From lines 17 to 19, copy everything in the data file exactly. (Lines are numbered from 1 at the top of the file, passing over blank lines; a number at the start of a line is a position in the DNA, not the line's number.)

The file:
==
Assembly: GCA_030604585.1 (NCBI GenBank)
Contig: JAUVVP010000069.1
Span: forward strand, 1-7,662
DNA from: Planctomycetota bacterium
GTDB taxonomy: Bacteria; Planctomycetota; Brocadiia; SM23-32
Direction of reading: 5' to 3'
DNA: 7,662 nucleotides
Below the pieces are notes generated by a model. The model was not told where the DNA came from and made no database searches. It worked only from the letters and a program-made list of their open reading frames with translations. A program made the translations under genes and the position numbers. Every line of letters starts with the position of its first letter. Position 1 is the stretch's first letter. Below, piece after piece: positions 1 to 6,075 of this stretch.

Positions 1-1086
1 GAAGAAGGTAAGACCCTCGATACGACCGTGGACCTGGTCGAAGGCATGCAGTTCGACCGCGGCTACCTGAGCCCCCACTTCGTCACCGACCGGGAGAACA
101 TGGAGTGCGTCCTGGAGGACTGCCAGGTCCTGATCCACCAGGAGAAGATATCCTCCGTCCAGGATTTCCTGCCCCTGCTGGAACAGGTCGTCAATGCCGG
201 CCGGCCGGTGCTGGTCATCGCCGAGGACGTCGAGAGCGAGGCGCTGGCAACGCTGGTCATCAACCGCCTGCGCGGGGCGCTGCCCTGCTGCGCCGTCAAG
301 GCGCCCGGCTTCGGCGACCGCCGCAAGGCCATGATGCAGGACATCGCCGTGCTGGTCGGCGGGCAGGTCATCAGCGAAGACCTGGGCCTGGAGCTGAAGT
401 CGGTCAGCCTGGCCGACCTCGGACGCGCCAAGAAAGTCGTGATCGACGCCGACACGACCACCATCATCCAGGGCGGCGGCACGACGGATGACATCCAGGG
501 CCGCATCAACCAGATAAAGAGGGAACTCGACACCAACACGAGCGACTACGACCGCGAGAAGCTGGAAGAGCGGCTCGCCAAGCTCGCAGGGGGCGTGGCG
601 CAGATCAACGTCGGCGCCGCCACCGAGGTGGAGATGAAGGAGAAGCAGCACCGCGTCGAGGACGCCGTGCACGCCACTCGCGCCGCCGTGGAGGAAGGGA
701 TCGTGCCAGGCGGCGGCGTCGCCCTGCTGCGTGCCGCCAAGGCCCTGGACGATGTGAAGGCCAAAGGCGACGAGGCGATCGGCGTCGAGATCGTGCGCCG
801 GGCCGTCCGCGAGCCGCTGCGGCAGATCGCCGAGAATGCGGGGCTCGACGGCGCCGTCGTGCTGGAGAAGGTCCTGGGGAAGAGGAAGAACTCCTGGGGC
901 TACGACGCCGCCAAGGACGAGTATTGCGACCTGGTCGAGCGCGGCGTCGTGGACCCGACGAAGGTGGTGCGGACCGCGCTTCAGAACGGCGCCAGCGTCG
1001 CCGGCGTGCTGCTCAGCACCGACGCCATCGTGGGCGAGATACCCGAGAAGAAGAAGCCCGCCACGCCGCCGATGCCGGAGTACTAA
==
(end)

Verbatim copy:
701 TCGTGCCAGGCGGCGGCGTCGCCCTGCTGCGTGCCGCCAAGGCCCTGGACGATGTGAAGGCCAAAGGCGACGAGGCGATCGGCGTCGAGATCGTGCGCCG
801 GGCCGTCCGCGAGCCGCTGCGGCAGATCGCCGAGAATGCGGGGCTCGACGGCGCCGTCGTGCTGGAGAAGGTCCTGGGGAAGAGGAAGAACTCCTGGGGC
901 TACGACGCCGCCAAGGACGAGTATTGCGACCTGGTCGAGCGCGGCGTCGTGGACCCGACGAAGGTGGTGCGGACCGCGCTTCAGAACGGCGCCAGCGTCG